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June 14, 2004 - The Chicago Sun-Times (IL)

Court Restores Job Lost To Drug Test

Charmaine Garrido Insists She's Never Used Cocaine

By Steve Patterson

Return to Drug War News: Don't Miss Archive

So she was floored when told a random drug test came back positive and that she would lose her job as an investigator with the Cook County sheriff's department.

But last week, the Illinois Court of Appeals ruled Garrido should not have lost her job in 2001 because the positive test result probably didn't come from cocaine, but instead from the tea she'd been drinking.

Garrido, the wife of a Chicago narcotics officer, said she drank "a significant amount" of the coca-tinged tea, which she got from Peru, just before her drug test.

Though the sheriff's merit board didn't buy it -- and fired her -- the judges ruled the small traces of cocaine metabolites in Garrido's system were more likely to have come from tea than drugs.

Cook County sheriff's spokesman Bill Cunningham, who also heads employee drug testing, said they are reviewing the decision and considering an appeal.

But Garrido's attorney, Joseph V. Roddy, said the 39-year-old mother of two, who worked for the sheriff for 11 years, "had zero problems" until this incident.

Garrido said she and her husband got the tea in question -- mate de coca -- while in Peru, where they were adopting a baby.

She said a doctor gave the baby a watered-down version of the tea to settle her upset stomach, and she was assured then the tea had been "decocainized."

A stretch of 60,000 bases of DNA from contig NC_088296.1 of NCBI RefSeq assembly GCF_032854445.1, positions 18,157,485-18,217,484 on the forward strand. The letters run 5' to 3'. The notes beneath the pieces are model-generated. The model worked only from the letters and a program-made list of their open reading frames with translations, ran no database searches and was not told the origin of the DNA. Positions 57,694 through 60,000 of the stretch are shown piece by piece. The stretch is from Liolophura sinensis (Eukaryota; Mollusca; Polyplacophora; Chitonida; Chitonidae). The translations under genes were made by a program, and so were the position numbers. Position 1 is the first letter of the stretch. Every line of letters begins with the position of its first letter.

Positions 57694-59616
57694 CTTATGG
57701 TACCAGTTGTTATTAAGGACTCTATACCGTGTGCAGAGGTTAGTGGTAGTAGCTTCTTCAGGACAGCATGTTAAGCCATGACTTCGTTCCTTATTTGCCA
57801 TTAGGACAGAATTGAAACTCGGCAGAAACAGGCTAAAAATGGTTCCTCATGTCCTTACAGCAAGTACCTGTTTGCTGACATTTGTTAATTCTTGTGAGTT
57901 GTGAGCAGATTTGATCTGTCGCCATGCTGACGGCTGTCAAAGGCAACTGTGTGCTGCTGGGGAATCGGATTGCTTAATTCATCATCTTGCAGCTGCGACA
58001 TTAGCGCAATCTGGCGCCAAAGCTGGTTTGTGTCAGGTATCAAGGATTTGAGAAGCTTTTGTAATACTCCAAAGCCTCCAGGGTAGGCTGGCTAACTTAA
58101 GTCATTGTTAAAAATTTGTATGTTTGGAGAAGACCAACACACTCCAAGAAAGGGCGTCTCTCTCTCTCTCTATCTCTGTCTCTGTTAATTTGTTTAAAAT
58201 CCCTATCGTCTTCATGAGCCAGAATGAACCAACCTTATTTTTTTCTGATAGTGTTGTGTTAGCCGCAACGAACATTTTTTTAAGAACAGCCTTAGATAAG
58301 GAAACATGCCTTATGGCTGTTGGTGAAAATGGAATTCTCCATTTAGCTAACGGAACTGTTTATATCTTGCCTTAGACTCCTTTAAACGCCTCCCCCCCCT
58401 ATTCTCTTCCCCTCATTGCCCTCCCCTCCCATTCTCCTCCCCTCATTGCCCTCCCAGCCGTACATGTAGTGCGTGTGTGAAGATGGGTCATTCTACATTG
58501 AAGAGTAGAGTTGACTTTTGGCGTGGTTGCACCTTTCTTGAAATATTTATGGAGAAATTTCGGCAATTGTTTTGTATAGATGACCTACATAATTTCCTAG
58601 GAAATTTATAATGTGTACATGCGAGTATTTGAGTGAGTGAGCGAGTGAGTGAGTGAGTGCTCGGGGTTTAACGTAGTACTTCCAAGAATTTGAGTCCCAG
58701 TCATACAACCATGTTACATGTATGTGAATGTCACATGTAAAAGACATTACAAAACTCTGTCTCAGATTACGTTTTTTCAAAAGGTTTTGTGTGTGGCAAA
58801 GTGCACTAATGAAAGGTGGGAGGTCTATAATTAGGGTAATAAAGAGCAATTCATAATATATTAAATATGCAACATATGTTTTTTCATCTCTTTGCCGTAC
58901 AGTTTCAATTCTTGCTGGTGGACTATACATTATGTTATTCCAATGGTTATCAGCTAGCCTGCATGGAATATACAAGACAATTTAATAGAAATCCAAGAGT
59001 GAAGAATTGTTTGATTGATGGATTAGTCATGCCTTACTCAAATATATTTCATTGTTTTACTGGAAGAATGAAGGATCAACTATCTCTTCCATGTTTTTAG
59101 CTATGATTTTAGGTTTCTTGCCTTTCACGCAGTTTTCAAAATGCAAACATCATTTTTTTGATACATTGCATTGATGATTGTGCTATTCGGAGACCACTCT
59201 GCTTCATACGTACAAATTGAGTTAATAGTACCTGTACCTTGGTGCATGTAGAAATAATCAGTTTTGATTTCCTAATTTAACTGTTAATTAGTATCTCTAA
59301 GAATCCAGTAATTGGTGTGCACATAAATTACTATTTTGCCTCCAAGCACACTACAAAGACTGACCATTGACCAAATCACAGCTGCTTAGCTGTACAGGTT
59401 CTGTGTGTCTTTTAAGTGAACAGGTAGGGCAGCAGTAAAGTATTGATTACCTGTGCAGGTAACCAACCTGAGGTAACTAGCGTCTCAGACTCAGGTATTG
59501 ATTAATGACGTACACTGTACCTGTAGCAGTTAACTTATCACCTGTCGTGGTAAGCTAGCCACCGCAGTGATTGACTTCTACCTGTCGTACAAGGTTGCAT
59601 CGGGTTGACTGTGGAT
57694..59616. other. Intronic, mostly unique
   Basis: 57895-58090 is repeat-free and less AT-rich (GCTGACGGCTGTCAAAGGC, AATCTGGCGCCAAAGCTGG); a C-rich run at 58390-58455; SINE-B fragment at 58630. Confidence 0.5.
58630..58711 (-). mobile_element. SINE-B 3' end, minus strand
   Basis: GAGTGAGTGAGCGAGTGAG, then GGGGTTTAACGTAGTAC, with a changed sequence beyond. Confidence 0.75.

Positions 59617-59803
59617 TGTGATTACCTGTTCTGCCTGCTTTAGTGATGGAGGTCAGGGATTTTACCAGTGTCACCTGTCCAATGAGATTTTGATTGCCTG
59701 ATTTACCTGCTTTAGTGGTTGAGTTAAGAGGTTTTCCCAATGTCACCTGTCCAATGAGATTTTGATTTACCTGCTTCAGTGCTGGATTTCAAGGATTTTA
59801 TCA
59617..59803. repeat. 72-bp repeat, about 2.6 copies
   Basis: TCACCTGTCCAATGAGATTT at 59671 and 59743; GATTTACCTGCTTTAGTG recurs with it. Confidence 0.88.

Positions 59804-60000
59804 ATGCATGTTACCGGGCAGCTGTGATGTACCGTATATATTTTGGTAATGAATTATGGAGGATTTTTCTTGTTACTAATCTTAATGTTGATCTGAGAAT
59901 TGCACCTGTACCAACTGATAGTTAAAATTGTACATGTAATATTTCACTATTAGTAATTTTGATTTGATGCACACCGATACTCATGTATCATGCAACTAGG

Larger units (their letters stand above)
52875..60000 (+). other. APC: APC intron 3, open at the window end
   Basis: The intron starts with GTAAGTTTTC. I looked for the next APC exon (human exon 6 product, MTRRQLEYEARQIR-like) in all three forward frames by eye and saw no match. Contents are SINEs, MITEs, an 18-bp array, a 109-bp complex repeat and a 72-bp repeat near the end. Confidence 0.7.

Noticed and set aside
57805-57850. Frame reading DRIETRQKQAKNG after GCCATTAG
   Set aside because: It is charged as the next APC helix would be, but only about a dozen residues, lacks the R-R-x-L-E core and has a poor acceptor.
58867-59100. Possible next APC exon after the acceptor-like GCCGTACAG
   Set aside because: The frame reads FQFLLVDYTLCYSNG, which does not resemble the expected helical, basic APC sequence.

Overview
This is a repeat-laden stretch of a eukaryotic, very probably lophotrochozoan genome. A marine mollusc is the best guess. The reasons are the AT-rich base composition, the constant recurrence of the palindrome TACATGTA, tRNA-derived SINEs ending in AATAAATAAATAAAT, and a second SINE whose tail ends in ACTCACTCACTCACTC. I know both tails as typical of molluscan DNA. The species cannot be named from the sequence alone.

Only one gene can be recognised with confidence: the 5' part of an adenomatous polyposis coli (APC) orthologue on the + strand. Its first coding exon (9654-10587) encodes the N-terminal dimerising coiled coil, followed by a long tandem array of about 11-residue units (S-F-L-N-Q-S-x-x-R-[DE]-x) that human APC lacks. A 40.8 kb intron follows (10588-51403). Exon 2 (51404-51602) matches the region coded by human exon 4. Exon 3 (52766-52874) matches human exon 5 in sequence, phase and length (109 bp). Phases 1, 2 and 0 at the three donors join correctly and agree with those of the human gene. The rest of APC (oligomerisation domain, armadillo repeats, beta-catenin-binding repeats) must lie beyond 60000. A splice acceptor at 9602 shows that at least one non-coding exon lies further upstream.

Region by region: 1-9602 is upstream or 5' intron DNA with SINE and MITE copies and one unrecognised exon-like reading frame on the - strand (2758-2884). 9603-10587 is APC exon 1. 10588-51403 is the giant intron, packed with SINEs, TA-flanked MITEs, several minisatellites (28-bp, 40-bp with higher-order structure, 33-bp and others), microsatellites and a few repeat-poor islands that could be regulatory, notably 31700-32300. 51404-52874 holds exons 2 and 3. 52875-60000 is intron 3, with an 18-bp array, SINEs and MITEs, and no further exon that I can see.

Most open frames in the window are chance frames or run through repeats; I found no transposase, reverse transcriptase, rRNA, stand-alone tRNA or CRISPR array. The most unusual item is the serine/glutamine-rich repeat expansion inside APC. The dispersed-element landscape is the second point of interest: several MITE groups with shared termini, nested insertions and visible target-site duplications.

"If I knew it had cocaine in it, I never would have given it to my daughter," she said from her Chicago home Friday afternoon.

They brought boxes of it back home with them, she said, and court records indicate she took "a significant amount" of it while battling the flu in October 2000.

"Want some?" she joked on Friday. "I've still got two boxes here."

The tea apparently is similar to green Asian tea, and often is given to South American tourists who have trouble adjusting to higher elevations.

But it was also popular in the 1980s as a tea that helps ease drug cravings, as one Web site indicated "the average 'decocainized' tea bag contains 5 milligrams of cocaine."

But Garrido's husband, John, showed how easy it is to obtain, as he effortlessly brought boxes of it through customs, then purchased more bags over the Internet.

As of last week, users could purchase 120 tea bags for $45.

But sheriff's officers said a zero-tolerance policy for drugs in the workplace must apply to those who ingest drugs even without knowing it, as Garrido claims.

The court disagreed, even while recognizing some employees could now abuse drug test procedures.

"While it is true that an employee may lie about how an illegal drug got into his system, that does not mean it is unnecessary to address the question of what he knew or did not know or the circumstances surrounding the ingestion," the appellate judges wrote.

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